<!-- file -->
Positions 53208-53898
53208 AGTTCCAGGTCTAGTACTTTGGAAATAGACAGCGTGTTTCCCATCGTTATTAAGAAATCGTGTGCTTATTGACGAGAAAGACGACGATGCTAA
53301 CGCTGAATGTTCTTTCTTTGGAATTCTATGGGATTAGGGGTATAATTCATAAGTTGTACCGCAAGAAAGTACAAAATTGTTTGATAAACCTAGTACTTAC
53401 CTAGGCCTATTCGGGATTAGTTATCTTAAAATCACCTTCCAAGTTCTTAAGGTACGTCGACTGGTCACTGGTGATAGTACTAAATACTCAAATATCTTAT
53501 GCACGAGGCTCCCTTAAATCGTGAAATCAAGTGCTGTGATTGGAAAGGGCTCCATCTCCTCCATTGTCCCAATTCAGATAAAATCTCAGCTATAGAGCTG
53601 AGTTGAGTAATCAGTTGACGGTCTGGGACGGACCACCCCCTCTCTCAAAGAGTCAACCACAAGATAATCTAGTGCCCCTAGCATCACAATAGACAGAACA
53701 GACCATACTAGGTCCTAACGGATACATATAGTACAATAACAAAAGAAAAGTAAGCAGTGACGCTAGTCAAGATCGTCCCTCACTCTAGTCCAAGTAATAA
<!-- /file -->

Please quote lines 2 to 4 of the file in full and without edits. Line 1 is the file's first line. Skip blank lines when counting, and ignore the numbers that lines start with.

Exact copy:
53208 AGTTCCAGGTCTAGTACTTTGGAAATAGACAGCGTGTTTCCCATCGTTATTAAGAAATCGTGTGCTTATTGACGAGAAAGACGACGATGCTAA
53301 CGCTGAATGTTCTTTCTTTGGAATTCTATGGGATTAGGGGTATAATTCATAAGTTGTACCGCAAGAAAGTACAAAATTGTTTGATAAACCTAGTACTTAC
53401 CTAGGCCTATTCGGGATTAGTTATCTTAAAATCACCTTCCAAGTTCTTAAGGTACGTCGACTGGTCACTGGTGATAGTACTAAATACTCAAATATCTTAT